Technique that insures each item in a sample
for inspection is selected
completely by chance to be measured.
You should never do 100% inspection in any six
sigma quality plan.
Sampling is more accurate in statistical
process control for several reasons including it is less susceptible
for 'inspection fatigue' in a process, because
there is a lesser chance for errors. Products that are 100%
inspected sometimes are found to have a astounding number of defects.
By using SPC and other control
charts with a control plan, you can
measure fewer production piece parts, (typically using a systematic
sampling plan in unison with stratified
sampling insuring that sampling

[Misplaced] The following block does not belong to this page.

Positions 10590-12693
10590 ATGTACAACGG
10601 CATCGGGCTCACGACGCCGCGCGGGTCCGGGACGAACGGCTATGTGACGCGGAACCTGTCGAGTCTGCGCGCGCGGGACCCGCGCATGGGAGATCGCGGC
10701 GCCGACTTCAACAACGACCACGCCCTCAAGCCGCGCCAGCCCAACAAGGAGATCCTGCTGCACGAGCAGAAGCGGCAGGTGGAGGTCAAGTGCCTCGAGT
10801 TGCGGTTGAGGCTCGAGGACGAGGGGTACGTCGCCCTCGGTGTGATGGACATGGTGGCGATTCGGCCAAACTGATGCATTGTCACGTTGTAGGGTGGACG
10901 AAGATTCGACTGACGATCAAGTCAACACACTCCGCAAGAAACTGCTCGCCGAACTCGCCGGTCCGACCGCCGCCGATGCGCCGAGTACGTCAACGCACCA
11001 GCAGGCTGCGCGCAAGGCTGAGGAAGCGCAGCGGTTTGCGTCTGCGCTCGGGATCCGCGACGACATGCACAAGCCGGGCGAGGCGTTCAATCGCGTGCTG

bias does not become an
issue), thus saving time and labor, and in theory, still have the same
confidence level of the quality of you process.
Famous errors and lessons learned in random
sampling can be attributed to Literary Digest magazine in 1936. They took
a random sample from the telephone listings for a pre-election poll. The
10 million samples taken during the depression years were not accurate
because in 1936 the people who could afford a phone and magazine
subscription did not constitute a random sample. The company was soon out
Also see systematic
sampling, stratified sampling,
and sampling bias.